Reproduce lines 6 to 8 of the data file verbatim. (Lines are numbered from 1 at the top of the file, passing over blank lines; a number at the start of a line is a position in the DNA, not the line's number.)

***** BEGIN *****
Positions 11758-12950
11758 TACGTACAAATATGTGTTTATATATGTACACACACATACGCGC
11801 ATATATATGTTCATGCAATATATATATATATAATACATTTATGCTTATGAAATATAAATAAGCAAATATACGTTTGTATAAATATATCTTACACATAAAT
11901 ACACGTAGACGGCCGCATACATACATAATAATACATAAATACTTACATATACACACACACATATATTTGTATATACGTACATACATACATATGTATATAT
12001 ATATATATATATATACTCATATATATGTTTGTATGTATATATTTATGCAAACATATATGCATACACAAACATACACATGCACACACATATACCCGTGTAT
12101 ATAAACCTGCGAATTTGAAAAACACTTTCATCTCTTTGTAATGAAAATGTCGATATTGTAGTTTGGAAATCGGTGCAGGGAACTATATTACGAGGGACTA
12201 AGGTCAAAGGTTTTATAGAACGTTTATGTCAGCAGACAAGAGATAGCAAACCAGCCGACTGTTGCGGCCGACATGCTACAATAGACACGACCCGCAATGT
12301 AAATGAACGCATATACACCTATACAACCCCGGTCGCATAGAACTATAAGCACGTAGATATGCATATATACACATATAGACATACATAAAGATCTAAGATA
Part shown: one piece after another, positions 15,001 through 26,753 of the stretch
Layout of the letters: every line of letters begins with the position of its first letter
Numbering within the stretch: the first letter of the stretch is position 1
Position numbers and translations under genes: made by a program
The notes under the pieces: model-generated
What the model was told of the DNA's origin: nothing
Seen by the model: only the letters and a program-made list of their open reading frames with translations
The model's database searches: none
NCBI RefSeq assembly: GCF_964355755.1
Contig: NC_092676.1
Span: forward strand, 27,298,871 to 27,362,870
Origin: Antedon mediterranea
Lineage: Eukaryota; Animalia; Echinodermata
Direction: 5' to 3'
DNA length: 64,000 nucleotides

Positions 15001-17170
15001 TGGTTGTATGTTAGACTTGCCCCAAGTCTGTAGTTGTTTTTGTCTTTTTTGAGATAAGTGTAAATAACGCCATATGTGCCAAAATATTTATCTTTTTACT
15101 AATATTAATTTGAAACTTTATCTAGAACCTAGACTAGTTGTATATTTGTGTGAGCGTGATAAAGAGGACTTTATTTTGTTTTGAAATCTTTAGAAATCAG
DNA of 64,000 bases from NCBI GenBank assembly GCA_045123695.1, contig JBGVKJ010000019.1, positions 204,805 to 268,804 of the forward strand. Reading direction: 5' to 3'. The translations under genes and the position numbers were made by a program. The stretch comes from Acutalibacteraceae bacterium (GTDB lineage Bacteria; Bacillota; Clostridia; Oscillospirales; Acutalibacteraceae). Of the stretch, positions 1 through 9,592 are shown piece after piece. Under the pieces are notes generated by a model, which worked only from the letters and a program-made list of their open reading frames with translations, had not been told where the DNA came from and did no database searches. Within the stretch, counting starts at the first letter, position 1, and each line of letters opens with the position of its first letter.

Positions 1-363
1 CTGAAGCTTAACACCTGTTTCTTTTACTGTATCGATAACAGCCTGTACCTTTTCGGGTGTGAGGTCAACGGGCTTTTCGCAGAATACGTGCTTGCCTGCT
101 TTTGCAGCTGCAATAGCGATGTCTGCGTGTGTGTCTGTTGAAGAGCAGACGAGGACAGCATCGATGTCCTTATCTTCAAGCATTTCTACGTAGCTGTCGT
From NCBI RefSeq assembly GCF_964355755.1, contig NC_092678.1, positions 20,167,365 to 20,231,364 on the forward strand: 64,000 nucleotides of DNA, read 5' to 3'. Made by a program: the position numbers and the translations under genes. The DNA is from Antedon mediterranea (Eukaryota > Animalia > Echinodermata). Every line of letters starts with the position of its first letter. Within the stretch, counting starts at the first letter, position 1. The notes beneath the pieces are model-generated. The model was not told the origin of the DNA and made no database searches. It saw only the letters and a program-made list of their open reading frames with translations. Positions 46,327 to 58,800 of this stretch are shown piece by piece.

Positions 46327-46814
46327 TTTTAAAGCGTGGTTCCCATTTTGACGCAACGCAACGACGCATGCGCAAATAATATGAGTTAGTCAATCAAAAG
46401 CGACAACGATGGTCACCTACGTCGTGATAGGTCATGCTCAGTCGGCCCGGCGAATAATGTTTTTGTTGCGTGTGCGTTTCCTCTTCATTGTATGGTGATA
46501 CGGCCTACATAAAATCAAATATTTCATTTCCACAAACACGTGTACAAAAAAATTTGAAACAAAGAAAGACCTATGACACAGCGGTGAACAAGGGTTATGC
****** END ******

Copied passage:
12101 ATAAACCTGCGAATTTGAAAAACACTTTCATCTCTTTGTAATGAAAATGTCGATATTGTAGTTTGGAAATCGGTGCAGGGAACTATATTACGAGGGACTA
12201 AGGTCAAAGGTTTTATAGAACGTTTATGTCAGCAGACAAGAGATAGCAAACCAGCCGACTGTTGCGGCCGACATGCTACAATAGACACGACCCGCAATGT
12301 AAATGAACGCATATACACCTATACAACCCCGGTCGCATAGAACTATAAGCACGTAGATATGCATATATACACATATAGACATACATAAAGATCTAAGATA